When Lauren Patterson was in law school she wasn’t necessarily thinking she would work for big law firms her entire career. She was attracted to the lawyer’s discipline—analytical and organized thinking and the nuts and bolts of conducting business overall. Like others with a newly minted J.D., she began as a litigator—and spent five years as a single woman at prestigious Miami firm. Though she soon knew she was not cut out for the regimented law firm life, she also knew she was building a strong and versatile foundation for a flexible and multi-faceted career.
After five years of corporate and commercial litigation, Lauren got married and moved to New York City. This was an opportune time for a career pivot: she decided she’d prefer to apply her law training to the non-profit world. It was not an easy switch because non-profits initially saw her only in a “big law firm” mold. She persevered, helping recruiters connect the dots between the skills used as a litigator and the legal and general business expertise needed at non-profits. She made the sale, starting with a five hours per week, one-year stint as a remote legal adviser to a conservation non-profit in Washington, D.C.
Then when she wanted to live and work in the same place, she got deeper into the non-profit world through an internship at the National Multiple Sclerosis Society. She wasn’t afraid to trade her loftier “Attorney” title for “Volunteer Manager”—knowing that the internship would give her a 360-degree view of a major non-profit. Her exposure spanned legal, marketing, recruiting, fundraising, event planning, training and budgeting, and the internship morphed into a more permanent part-time job. By now she had an infant—and the 20-hour per week schedule was a great blend of work and life.
Lauren loved her non-profit work, and then wanted to make a difference in a new way. With an eye toward helping the environment, she moved toward another flexwork option…being her own boss. For the next five years (now with two young children) she created a unique and highly acclaimed venture, Little Swappies—a collaborative consumption company that helped families reduce and reuse their children’s outgrown clothing, books, toys and gear. On her own schedule and with a small staff and 100 volunteers she created a full calendar of corporate-sponsored “swapping” events—where more than 6,000 attendees eventually kept at least 50,000 children’s items in use and out of landfills.
Though there is no greater flexibility than being your own boss, Little Swappies was multiplying in popularity, business complexity and the amount of time Lauren needed to invest. Knowing entrepreneurs need to monitor their work-life ratio as much as corporate employees, Lauren decided to put this business on hold (she’s considering next phase options)—comfortable that the business she created had made its mark and a significant difference. At the same time her husband was ready for a change after nearly two decades in finance, so the couple made the big decision to take a sabbatical and move their family from New York City to a surfing village in Costa Rica.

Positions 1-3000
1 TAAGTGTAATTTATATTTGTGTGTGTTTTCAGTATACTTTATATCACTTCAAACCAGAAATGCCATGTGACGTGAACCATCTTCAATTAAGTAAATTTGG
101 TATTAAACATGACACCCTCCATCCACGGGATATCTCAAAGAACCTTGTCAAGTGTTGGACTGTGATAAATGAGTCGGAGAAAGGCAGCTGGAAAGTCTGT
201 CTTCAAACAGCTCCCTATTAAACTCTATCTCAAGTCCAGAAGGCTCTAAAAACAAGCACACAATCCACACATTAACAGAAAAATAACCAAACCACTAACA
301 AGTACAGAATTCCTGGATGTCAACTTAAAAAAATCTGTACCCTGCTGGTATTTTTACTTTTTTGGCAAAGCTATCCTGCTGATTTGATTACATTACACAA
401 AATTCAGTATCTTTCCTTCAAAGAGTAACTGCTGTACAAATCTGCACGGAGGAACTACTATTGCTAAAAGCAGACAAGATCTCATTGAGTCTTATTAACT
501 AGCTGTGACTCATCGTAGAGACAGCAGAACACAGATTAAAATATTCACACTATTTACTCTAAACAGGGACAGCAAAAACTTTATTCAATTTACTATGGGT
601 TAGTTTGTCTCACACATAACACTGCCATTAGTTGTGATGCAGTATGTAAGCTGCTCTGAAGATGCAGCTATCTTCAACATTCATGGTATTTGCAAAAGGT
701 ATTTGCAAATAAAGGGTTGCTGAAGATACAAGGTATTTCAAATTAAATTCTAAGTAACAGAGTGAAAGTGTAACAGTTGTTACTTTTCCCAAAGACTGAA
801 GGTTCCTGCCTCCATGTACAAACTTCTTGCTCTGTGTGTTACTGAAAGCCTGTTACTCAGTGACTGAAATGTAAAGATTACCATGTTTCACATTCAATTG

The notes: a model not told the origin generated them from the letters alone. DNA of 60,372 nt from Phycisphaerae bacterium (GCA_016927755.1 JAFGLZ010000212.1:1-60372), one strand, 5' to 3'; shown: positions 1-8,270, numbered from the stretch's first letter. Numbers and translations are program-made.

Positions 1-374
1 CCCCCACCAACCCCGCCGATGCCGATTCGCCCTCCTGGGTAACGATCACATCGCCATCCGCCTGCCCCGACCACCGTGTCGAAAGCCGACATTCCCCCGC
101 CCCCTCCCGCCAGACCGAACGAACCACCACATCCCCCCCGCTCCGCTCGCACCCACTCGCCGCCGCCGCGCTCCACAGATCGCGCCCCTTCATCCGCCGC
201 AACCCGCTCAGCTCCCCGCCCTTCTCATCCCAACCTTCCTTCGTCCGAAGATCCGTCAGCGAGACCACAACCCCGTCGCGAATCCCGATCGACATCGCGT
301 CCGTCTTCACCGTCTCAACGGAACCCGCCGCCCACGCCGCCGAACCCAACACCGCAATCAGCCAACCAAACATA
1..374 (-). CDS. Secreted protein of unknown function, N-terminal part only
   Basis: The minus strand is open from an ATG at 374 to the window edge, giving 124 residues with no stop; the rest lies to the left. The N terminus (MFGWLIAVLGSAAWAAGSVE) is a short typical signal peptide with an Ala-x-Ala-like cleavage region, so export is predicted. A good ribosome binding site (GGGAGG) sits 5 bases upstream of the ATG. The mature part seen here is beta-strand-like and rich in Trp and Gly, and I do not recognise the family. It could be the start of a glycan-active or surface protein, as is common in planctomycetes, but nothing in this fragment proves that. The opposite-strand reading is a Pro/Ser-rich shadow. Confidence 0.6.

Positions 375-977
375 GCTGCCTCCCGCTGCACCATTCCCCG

Lauren’s husband was in full sabbatical mode from Day One, but she still wanted to find a flexible way to work. With a tourist visa she was not able to work in Costa Rica, so she explored other alternatives. During her Little Swappies venture she had met Jamie Cheney, a woman who co-founded Prokanga, an innovative recruiting firm (and member of the Flexwork for Women Alliance that helps women find flexible work opportunities in and outside of the U.S. Jamie told Lauren about an opportunity to work with a European-based company that helps students get into leading graduate programs worldwide.
Now Lauren is working for this small company thousands of miles away with a time difference of seven hours. As an independent contractor she has a part-time schedule of about 20 hours per week—and her work hours fit neatly into her children’s school schedule. Technology makes it possible for her to be a very visible part of the company’s team: she schedules all virtual meetings in her morning hours through Skype, Zoom and Google Hangout. She knows her colleagues from the computer screen only—so far there has not been a business need to meet in person.
As the company’s Director of Business Development, Lauren continually finds ways to capitalize on her law training. She keeps all facets of the firm moving as they help students around the world complete graduate school applications, write essays and prepare for interviews. She drafts and reviews contracts—and expands her portfolio of skills to hiring new coaches, developing marketing strategies and contributing to long-term strategic planning. The firm’s small team is largely virtual—including working mothers who live on three different continents.
With her current flexwork arrangement Lauren feels there are literally no boundaries for women to pursue work alongside life. She has consistently chosen work that accommodates her family and never given up on the fact that she wants to keep growing professionally.
“My ambition was to always have work in my life, but it’s never been about making a certain amount of money or achieving a certain title. I’ve carved out my own definition of ambition and success—and I’ve never limited my job possibilities to one geographic area or one narrow professional box.”
Thinking about less traditional work but not sure what kind of flexwork fits your family and finances? Get my FREE GUIDE,“6 Flexible Work Options: Which is Right for You? More help on blending work and life will be found in my upcoming book, Ambition Redefined: Why the Corner Office Doesn’t Work for Every Woman & What to Do Instead (October, Nicholas Brealey, Hachette Book Group).